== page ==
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Start your winter tasks

All Areas > Homes & Gardens > In the Garden

Author: Julia Smith, Posted: Monday, 19th December 2022, 09:00

Another year is starting and who knows what the weather will bring to us! This is part of the fun of gardening – you have to roll with the punches and not get too het up about heatwaves in February or hailstorms in June.

Global warming is affecting all our weather and although we may not have the Mediterranean climate some were promising us, we have more extremes of everything! So make the most of dry, sunny winter days and start getting the new year gardening tasks done.

Grapevines, including ornamental varities such as Vitis coignetiae, need pruning now. If left too late they will bleed from the cuts, as their sap is rising ready for the spring burst of growth. Prune back last year’s stems to one or two buds to keep it in check.

Garlic is easy to grow

Garlic is an easy crop to grow, but it does best when it has endured some winter cold. If your soil is very heavy you could sow the individual cloves in small pots of soil-based potting compost and leave in a sheltered place outside ready for planting out in the springtime. Otherwise, plant them in a sunny spot (pointy end up) with about 2cm of soil covering the end.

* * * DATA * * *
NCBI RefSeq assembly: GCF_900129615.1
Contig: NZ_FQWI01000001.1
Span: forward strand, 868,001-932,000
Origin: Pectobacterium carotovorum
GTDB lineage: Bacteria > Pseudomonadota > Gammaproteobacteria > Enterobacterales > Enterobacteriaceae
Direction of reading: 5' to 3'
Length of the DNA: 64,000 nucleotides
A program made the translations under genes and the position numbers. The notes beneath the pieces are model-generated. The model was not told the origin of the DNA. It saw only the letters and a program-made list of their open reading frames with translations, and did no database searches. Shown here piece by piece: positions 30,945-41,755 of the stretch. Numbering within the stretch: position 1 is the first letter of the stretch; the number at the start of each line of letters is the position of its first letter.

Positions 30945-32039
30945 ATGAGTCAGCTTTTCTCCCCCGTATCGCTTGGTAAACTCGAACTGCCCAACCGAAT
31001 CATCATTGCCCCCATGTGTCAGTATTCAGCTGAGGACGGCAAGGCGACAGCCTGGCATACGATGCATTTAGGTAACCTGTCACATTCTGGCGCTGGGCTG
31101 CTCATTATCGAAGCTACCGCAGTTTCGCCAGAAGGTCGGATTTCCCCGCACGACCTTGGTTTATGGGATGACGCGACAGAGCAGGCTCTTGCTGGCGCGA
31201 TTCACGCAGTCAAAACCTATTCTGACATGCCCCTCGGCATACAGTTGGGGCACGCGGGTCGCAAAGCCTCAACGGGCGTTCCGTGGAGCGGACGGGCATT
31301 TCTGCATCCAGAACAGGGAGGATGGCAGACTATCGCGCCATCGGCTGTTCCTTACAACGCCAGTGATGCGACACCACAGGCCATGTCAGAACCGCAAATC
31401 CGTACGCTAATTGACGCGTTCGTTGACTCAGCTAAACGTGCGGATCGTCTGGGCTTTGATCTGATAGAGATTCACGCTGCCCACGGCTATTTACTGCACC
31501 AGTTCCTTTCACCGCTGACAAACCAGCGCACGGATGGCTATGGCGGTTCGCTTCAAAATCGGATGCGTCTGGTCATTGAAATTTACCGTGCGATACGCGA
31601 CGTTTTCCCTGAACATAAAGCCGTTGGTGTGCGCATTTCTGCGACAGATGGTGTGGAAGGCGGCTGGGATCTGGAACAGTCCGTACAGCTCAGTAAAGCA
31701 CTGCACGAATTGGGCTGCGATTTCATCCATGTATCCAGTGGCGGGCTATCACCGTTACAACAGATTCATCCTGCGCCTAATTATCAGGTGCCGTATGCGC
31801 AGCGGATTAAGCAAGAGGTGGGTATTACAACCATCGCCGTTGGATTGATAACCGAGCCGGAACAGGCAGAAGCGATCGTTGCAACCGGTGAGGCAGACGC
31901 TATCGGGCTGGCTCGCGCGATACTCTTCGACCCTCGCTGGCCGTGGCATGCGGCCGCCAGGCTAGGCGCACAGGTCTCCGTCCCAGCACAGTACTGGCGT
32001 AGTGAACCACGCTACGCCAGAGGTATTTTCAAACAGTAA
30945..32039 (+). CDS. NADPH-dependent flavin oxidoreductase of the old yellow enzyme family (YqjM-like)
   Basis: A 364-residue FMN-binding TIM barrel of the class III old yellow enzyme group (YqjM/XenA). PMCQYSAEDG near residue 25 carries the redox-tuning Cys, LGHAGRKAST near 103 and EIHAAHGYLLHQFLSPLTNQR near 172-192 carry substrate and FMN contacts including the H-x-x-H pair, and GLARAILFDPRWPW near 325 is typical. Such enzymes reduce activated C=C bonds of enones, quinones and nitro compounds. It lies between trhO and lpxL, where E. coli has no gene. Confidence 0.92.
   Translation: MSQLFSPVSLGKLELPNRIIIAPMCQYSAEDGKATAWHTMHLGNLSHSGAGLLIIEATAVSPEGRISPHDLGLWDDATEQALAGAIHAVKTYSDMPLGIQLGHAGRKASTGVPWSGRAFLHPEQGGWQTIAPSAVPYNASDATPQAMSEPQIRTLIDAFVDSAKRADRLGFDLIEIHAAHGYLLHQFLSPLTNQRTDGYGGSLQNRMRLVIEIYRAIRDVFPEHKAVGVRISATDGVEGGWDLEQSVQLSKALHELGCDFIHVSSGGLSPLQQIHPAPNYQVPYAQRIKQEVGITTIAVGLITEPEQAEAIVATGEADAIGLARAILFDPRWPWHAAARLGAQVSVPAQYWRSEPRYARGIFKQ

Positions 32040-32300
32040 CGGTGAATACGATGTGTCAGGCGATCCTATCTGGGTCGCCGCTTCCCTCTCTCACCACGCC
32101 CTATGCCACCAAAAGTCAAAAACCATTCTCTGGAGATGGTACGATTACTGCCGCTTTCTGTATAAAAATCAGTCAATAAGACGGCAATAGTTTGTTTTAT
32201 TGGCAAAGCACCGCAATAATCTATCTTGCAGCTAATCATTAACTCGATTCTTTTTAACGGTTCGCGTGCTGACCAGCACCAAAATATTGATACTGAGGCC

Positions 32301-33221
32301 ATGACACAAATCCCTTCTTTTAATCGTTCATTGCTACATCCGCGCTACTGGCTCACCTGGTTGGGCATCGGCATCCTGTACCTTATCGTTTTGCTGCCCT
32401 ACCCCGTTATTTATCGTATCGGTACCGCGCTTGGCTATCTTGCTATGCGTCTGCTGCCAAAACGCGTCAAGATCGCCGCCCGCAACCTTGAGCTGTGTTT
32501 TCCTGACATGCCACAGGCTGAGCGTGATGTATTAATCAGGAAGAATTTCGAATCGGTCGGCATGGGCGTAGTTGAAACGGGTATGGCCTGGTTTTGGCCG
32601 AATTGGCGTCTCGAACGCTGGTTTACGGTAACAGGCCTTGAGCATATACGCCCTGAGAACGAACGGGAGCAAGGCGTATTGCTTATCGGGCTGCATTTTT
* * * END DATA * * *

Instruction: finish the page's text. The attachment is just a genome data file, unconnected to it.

Some people find that birds will pull them out thinking they are something tasty, but if that is the case place some scrunched up chicken wire over them. Fresh home-grown garlic is lovely to use, as what we buy in the supermarkets is often a bit dry.

Clean paths and patios

On a mild day, clean your paths or patio if they are slippery with moss and algae. Scrub with a stiff brush and some proprietary paving cleaner. Wooden decking can be such a slippery hazard – it works well in North America where they have drier winters. The new-style composite decking seems to be much better suited to our climate and looks good for much longer. It still needs a good brush, but at least it is less of an ice skating rink!

No-dig gardening is becoming more popular

Old gardening books will tell you that now is the time to dig over the vegetable patch, but I suggest looking at some of Charles Dowding’s YouTube videos. He is an advocate of no-dig gardening, and he has been doing it for years with very good results.
Digging messes up the structure of the soil in many cases, whereas covering weeds with cardboard and adding more compost to plant directly into creates a much better ecosystem. This works even on grassland and is so much easier than back-breaking digging and removal of grasses. Anything for an easier life!

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